Why should advisors prioritize healthcare?
Check out this article on healthcare costs in Financial Advisor:
If you’ve been following the headlines lately, healthcare has been getting more and more attention in the financial advising world. The impact of rising healthcare costs on clients’ retirement plans is a big deal, and it’s one advisors are still figuring out how to address.
This may feel a little out of the traditional financial planner’s wheelhouse—healthcare isn’t something advisors or brokers were talking about 20 years ago. If you began your career in 1989, for example, you might be wondering how and why this came to be such a dominant issue in 2019.
Even five or 10 years ago, when the Affordable Care Act was passed and implemented, the prudent approach was generally to take a “wait and see” approach on anything healthcare-related.
Now, the wait and see period has passed, and advisors ignore healthcare at their—and their clients’—peril. To understand why this issue deserves more of your attention in 2019, we’ll look at how healthcare has changed over the last 20 years, the choices consumers face today, and how advisors can think about helping their clients.
A Simpler Time
So how has healthcare changed over the last 20 years? In 1989, the majority of Americans received their insurance benefits from their employers. Costs were on the rise, but many workers were accustomed to contributing very little to their healthcare costs.
At this time, healthcare was a non-issue for many.
For consumers who didn’t have access to workplace plans, healthcare could be a little more complicated. Options were limited for this market, because carriers could deny coverage to consumers with pre-existing conditions.
In general, individual insurance was less expensive, but fewer people could access it. Some states provided access to “guaranteed issue” plans for these consumers, but they were generally very expensive.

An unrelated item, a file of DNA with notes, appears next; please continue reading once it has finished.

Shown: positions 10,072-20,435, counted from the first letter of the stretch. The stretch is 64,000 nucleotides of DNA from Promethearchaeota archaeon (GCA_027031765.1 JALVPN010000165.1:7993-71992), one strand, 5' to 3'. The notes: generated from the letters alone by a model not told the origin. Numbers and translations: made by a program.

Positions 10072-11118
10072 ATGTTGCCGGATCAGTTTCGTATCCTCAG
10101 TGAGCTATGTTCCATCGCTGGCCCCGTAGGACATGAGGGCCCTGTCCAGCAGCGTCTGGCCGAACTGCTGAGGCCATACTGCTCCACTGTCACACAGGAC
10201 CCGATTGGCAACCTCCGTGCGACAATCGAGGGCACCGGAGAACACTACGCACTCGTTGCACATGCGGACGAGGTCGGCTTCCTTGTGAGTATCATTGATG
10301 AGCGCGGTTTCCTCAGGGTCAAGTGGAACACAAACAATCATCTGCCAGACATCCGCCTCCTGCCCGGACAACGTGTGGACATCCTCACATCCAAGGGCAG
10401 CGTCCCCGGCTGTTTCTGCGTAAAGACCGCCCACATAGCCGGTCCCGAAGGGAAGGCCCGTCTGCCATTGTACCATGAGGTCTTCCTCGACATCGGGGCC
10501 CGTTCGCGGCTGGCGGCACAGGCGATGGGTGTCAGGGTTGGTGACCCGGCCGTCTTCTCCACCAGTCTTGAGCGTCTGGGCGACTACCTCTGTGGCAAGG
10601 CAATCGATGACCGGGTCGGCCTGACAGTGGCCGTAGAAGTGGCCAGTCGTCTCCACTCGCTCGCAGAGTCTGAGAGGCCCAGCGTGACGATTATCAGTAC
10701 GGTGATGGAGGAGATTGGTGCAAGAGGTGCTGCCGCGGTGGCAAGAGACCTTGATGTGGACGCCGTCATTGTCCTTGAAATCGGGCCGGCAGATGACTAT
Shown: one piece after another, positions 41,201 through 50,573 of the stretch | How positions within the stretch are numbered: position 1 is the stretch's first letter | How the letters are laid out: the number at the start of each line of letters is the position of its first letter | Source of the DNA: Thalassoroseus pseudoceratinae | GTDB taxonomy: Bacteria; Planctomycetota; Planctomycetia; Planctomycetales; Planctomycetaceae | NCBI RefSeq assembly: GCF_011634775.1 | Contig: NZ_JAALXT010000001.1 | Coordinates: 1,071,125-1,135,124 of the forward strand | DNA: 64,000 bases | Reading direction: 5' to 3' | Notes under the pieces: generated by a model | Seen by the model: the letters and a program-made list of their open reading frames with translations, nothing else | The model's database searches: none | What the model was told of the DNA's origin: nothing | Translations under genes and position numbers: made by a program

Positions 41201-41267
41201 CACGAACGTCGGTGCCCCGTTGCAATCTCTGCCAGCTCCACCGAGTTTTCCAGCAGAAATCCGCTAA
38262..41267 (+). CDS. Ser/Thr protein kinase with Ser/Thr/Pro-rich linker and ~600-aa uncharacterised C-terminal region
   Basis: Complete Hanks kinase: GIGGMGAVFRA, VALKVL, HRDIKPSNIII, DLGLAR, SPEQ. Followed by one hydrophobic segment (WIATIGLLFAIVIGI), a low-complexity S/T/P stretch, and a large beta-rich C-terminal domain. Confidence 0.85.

The other avenue by which many Americans received insurance coverage was, and is, Medicare. When the program launched in 1965, the coverage comprised Part A and Part B, or hospital and physician coverage.
Largely, 20 years ago, healthcare and healthcare coverage was much simpler, and it played a small role—if any—in financial and retirement planning.
Choice, Costs And Complexity
Through the past few decades, healthcare costs in the United States have risen dramatically. At the same time, many pieces of healthcare legislation have been passed to address gaps in access, including the Children’s healthcare Insurance Plan (CHIP), the Emergency Medical Treatment and Labor Act (EMTALA), the healthcare Insurance Portability and Accountability Act (HIPAA), the Healthcare Information Technology for Economic and Clinical Healthcare Act (HITECH) and, finally, the Affordable Care ACT (ACA).
Some of these policies have been more effective than others, but on the whole, these legislative changes have expanded coverage and—in some cases—made it more affordable, but it’s added a lot of choice into the equation.
With choice comes complexity, which brings us to where we are now. We’ve identified at least 18 different ways consumers can receive their Medicare benefits, and employer and individual options have become more complex as well.
Healthcare costs are eating up larger and larger portions of consumers’ incomes and retirement savings, and there is very little advice available on how to find the right, most cost-effective coverage strategy.
Advisors As The Solution
This brings us to the wave of headlines advising wealth managers to address the costs, choice and complexity that clients are facing when it comes to healthcare. In addition to the financial impact healthcare has and will have on clients, it also presents a competitive differentiator. If your firm isn’t helping clients answer their healthcare questions, competitors will.
There is a continuum of options for addressing these issues. At the bare minimum, advisors should be nudging clients to do their own research and reviewing their Medicare strategy annually. If nothing else, bringing this up proactively is beneficial.
Another option is to use planning software tools that include healthcare functionality. Money Guide Pro, among others, has the ability to project healthcare spending and include it in retirement plans.
On the other end of the spectrum, many advisors are finding it beneficial to take a more hands-on approach to healthcare planning, either by hiring an in-house healthcare expert or outsourcing this role.
Regardless of which approach you take, healthcare will increasingly need to play a role in your advising strategy in 2019 and beyond.Learn more about rolling healthcare advisory services into your practice here.
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